Get Adjusted: Making the Most of your Bottom Line
7 common add-backs that boost EBITDA and company value.
When you are ready to sell your business, you may have to adjust your bottom line to maximize company value. Most businesses are valued based upon earnings before interest, taxes depreciation and amortization (EBITDA). While public companies want to maximize their reported earnings, private company owners usually focus on minimizing profits to lower taxes. Therefore, many S corporations or limited liability corporations (LLCs) may have understated profits because of private company expenses that impact their bottom line and reduce EBITDA. That’s fine as long as your accountant and the IRS agree that they are legitimate business expenses. However, when you want to sell your company, those private company expenses will lower your EBITDA and your company’s value unless you can demonstrate to potential buyers that the expenses will not transfer following a sale. To present the true value of your company, your investment banker should develop your “adjusted EBITDA” by adding back those expenses that will not be inherited by a new owner. Here are 7 common add backs that can boost your EBITDA and company value:
- Owner’s salary and compensation – usually the largest single add back item. However, even if you’re retiring, someone will have to lead the company and be paid a fair salary. Therefore, salaries can’t be eliminated entirely. Many private company owners often take home more than a “market rate” salary and the bottom line should be adjusted to add back compensation in excess of the market rate, or what it would cost to hire a successor.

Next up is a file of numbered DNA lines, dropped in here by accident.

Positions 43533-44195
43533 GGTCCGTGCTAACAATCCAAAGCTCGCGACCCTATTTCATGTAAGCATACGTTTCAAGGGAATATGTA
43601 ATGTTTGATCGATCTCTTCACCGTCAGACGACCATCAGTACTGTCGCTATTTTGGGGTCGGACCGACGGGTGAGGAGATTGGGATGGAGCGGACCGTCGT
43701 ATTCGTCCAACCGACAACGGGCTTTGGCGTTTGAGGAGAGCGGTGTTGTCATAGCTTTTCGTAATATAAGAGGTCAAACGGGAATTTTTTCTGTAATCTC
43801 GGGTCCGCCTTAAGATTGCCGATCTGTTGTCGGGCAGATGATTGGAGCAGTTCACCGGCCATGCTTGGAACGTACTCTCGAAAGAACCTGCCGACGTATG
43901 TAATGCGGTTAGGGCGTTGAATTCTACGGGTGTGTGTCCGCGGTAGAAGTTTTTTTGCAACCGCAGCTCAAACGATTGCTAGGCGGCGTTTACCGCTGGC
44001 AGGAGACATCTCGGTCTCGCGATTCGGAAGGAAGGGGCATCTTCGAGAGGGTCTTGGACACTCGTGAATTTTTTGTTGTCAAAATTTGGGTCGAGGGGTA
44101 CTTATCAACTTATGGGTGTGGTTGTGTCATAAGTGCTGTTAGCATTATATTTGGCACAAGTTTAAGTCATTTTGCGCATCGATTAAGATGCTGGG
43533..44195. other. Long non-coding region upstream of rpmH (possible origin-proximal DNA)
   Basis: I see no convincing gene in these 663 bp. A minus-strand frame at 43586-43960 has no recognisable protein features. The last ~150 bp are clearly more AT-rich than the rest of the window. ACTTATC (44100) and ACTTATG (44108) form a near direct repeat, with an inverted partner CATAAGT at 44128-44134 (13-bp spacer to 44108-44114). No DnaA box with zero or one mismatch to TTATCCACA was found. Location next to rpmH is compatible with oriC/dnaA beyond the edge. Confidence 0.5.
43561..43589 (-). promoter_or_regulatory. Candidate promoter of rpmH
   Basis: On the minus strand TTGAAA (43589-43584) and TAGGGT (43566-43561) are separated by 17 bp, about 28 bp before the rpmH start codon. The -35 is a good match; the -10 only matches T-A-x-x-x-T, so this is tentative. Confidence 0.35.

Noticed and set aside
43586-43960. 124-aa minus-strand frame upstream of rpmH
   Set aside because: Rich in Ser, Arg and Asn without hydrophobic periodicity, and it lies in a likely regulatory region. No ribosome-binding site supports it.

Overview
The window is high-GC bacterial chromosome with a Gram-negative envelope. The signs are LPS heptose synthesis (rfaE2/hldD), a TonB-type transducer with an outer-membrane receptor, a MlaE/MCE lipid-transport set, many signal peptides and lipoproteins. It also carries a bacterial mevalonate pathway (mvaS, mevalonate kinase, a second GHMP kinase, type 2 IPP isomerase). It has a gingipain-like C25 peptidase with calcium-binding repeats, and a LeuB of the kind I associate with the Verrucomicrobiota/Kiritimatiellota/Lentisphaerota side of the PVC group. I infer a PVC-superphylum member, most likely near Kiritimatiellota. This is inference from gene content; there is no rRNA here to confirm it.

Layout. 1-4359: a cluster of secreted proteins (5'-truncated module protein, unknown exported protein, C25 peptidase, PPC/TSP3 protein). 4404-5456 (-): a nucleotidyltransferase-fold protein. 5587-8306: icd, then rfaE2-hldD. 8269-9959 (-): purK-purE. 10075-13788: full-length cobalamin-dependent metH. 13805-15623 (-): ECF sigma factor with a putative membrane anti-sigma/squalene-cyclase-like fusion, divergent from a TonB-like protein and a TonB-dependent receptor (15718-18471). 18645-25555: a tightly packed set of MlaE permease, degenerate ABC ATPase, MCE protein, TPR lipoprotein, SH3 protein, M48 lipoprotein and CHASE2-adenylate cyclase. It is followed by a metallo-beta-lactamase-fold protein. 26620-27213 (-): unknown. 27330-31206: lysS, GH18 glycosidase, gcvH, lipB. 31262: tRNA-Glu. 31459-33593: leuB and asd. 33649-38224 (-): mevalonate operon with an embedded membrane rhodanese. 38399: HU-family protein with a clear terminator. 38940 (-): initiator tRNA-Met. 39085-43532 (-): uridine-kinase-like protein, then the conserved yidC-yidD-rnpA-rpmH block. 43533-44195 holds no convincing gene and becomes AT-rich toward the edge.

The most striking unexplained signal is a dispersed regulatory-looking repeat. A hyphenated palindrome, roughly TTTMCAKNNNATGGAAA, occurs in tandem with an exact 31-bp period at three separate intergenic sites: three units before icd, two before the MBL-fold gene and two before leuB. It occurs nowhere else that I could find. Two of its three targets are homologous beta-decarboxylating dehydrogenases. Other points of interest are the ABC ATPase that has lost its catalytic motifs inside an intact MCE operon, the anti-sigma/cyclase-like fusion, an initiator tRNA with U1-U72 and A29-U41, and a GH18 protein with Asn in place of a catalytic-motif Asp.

- Salaries and bonuses paid to relatives – if they will not continue working for the company post-transaction they should be added back.
- Personal travel – that is commonly linked to business travel.
- Vehicles – if not used primarily for business purposes.
- Life insurance premiums and other fringe benefits – provided for the owner or their family members.
- Excess Rent Payments – many times business owners hold the company’s real estate in a separate entity. Sometimes that entity is sold along with the operating business; other times, the owner will retain the real estate. In the latter case, make sure the rent is consistent with market rates. If it’s not, at least some of the cost should be added back to the bottom line.
- Non-recurring expenses – these can include: litigation costs, bad debt expense, or one-time inventory write-downs. These should be excluded from your adjusted EBITDA. Accounting and auditing fees, however, are recurring items and should not be added back.
Not all potential cost savings are legitimate add-backs. For example, elimination of your HR department by the acquirer will ultimately save the buyer money. However, this is not an add-back because the function still must be provided. Such savings would represent a synergy with the buyer, but not an increase to your adjusted EBITDA. There’s nothing wrong with managing your business to minimize taxes. However, when it comes time to sell, get adjusted to maximize company value!
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